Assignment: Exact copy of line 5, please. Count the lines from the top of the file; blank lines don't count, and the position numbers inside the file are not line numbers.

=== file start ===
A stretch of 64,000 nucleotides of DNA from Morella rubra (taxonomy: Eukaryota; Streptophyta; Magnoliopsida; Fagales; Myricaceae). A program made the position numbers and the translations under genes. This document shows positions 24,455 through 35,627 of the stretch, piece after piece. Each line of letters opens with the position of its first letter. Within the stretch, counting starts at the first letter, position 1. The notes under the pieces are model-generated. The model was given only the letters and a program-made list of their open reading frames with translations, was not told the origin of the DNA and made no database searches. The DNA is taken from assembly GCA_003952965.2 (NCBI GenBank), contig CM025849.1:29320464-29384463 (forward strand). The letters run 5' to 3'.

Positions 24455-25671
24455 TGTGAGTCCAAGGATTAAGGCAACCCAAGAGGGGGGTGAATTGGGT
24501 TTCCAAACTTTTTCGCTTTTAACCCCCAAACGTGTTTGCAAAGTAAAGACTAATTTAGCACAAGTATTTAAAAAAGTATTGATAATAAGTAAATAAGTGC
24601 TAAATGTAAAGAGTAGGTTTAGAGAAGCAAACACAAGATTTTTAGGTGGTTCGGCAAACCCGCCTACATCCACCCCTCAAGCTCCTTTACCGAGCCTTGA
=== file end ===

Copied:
24601 TAAATGTAAAGAGTAGGTTTAGAGAAGCAAACACAAGATTTTTAGGTGGTTCGGCAAACCCGCCTACATCCACCCCTCAAGCTCCTTTACCGAGCCTTGA